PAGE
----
In the past, the first stage was whether the tortfeasor was an employee, using a multi-factorial test of control, integration and economic reality. The Christian Brothers and Cox scenarios, which the courts felt were situations to which vicarious liability should extend, pushed courts to restate the test at a higher level of abstraction. In the words of Menon CJ:11 At .
Under the orthodox analysis, it has always been recognized that a prerequisite for the imposition of such liability is the existence of a special relationship between the defendant and the tortfeasor such as would make it fair, just and reasonable to impose liability on the defendant for the wrongful acts of the tortfeasor.
The honourable Judge then cited12 At . See also . the five features of a relationship which, according to Lord Philips in Christian Brothers, make it just, fair and reasonable to impose vicarious liability:
(a) the employer would be more likely than the employee to have the means to compensate the victim and could be expected to have insure itself against that liabilty;
(b) the tort would have been committed as a result of activity undertaken by the employee on behalf of the employer;
(c) the employee’s activity would likely be part of the business activity of the employer;
(d) the employer, by employing the employee to carry out the activity, would have created the risk of the tort being committed by the latter; and
(e) the employee would, to a greater or lesser degree, have been under the control of the employer at the time the tort was committed.
Whilst implicitly endorsing the above five features or factors of the requisite relationship for imposing vicarious liability, Menon CJ made it clear that they “do not present a new analytical framework”. Rather, they are a helpful “guide”13 At . and a “renewed and more fine-grained method” but they “do not detract from the normative roots” of vicarious liability.14 At .
The Chief Justice accepted that Christian Brothers and Cox were correct applications of vicarious liability outside the strict confines of an employment relationship but emphasized that both cases involved relationships which possess the same fundamental qualities and were “closely analogous”15 At . or “akin”16 At  and . to the employment relationship. In fact, he thought17 At . the relationship in Christian Brothers even closer than that of an employment relationship.
As to where or how the line is to be drawn, Menon CJ twice18 At  and . The learned judge added, at , that he could not see how vicarious liability could possibly be extended to tortious acts committed by an independent contractor, ‘who, by definition, is engaged in his own enterprise’. quoted Lord Reed JSC in Cox, where the latter said that the extension of vicarious liability beyond the employment context is to be done:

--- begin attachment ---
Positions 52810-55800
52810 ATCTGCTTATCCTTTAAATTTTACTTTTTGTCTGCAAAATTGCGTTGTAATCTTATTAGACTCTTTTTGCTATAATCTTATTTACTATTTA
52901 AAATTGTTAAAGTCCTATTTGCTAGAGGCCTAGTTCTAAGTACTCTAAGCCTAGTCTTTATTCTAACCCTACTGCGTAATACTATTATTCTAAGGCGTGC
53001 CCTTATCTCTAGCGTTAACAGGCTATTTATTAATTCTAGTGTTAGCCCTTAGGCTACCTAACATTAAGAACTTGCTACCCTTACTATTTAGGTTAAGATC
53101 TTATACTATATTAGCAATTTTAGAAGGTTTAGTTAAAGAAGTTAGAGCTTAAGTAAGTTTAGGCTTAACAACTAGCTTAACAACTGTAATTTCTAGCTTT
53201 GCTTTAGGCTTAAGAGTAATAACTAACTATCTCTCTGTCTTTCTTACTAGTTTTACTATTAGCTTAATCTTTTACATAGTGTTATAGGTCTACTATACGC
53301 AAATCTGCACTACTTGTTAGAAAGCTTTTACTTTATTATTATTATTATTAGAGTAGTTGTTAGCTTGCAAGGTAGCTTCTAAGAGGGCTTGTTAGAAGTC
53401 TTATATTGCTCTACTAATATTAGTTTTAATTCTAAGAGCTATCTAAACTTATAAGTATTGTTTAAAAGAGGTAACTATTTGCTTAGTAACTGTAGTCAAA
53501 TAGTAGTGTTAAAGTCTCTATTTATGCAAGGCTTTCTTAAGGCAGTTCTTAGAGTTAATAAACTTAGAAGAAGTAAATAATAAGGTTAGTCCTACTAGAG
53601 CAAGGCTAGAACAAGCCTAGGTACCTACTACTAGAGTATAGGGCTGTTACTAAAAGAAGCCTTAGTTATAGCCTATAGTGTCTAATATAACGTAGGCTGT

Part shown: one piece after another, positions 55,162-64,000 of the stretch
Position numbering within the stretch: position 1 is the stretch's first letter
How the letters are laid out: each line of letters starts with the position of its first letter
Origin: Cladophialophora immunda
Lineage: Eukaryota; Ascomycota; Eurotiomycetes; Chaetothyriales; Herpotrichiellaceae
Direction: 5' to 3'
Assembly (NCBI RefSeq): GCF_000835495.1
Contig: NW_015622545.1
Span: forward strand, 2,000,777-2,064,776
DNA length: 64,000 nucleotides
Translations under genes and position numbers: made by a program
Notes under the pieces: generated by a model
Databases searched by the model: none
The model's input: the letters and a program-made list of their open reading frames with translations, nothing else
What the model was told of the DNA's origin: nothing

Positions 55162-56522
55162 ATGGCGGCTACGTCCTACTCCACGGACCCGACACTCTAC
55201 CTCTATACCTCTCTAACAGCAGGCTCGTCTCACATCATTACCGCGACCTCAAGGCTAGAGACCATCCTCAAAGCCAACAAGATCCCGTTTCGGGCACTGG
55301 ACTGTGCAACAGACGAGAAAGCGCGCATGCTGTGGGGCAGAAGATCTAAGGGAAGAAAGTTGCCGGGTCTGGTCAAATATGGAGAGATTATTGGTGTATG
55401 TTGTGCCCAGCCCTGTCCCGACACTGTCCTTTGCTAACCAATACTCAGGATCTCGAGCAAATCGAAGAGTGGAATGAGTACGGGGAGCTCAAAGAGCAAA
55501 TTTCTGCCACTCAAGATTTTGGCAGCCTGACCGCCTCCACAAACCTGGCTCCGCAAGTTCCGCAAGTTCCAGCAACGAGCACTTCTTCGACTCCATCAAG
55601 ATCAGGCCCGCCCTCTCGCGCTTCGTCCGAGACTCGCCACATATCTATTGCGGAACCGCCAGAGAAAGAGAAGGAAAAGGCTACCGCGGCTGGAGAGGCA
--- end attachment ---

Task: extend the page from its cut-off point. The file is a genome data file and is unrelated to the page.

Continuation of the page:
‘… not to the extent of imposing liability where a tortfeasor’s acitivity are entirely attributable to the conduct of a recognizably independent business of his own or of a third party’. (emphasis added)
Echoing the view of the High Court, Menon CJ commented19 At . that the inquiry set out in Christian Brothers and affirmed in Cox was not intended to inaugurate a radical change in the law of vicarious liability but to systematize and update it in the light of modern business realities.
To impose vicarious liability for the tort of an independent contractor, he remarked, would be “antithetical to the doctrine’s very foundations”.20 At . There was nothing fair, just and reasonable about imposing secondary liability on a defendant in such a situation.21 At .
He noted22 At  that the relationship between the employer and the independent contractor is the “very antithesis” of such a relationship and that the fact that the tortfeasor is an independent contractor “will generally be sufficient, it itself”23 At . to exclude the application of vicarious liability. He explained that while the law24 Especially after Christian Brothers and Cox. does not confine the relationship to the employment relationship, there needs to be sufficient closeness such as to make it fair, just and reasonable to impose vicarious liability. He observed that where courts have done so, it was in situations which were closely analogous to the employment relationship and which had many of its features.
Applying the law to the facts,25 At  to . Menon CJ noted that Esthetix was an independent contractor carrying out a project for its own gain. He rejected the claimant’s argument that the property was an enterprise which belonged to the defendant and hence the defendant should bear the risks of the enterprise, explaining that “but for” causation was an insufficient reason to impose vicarious liability. The Chief Justice did not think26 At . that the relationship between the defendant and the tortfeasor created or significantly increased the risk of the harm that ensued.
Second Stage of Vicarious Liability Inquiry
Previously, at the second stage of the inquiry, the question or test was whether the tort was committed “in the course of employment”, which post-Lister v Hesley Hall27 1 AC 215, HL. (and, in Singapore, Skandinaviska), metamorphosed to whether there was a sufficiently close connection between the employee’s scope of duties and the tort he committed. After Christian Brothers and Cox, the test is further refined and as clearly stated by the Chief Justice:28 At .
The second inquiry… is whether there is a sufficient connection between the relationship between the defendant and the tortfeasor on the one hand, and the commission of the tort on the other. Has the relationship created or significantly enhanced the risk of the tort being committed? This is the second and distinct part of the analysis … .
On the facts, since the first hurdle of special relationship was not crossed, the second inquiry did not arise.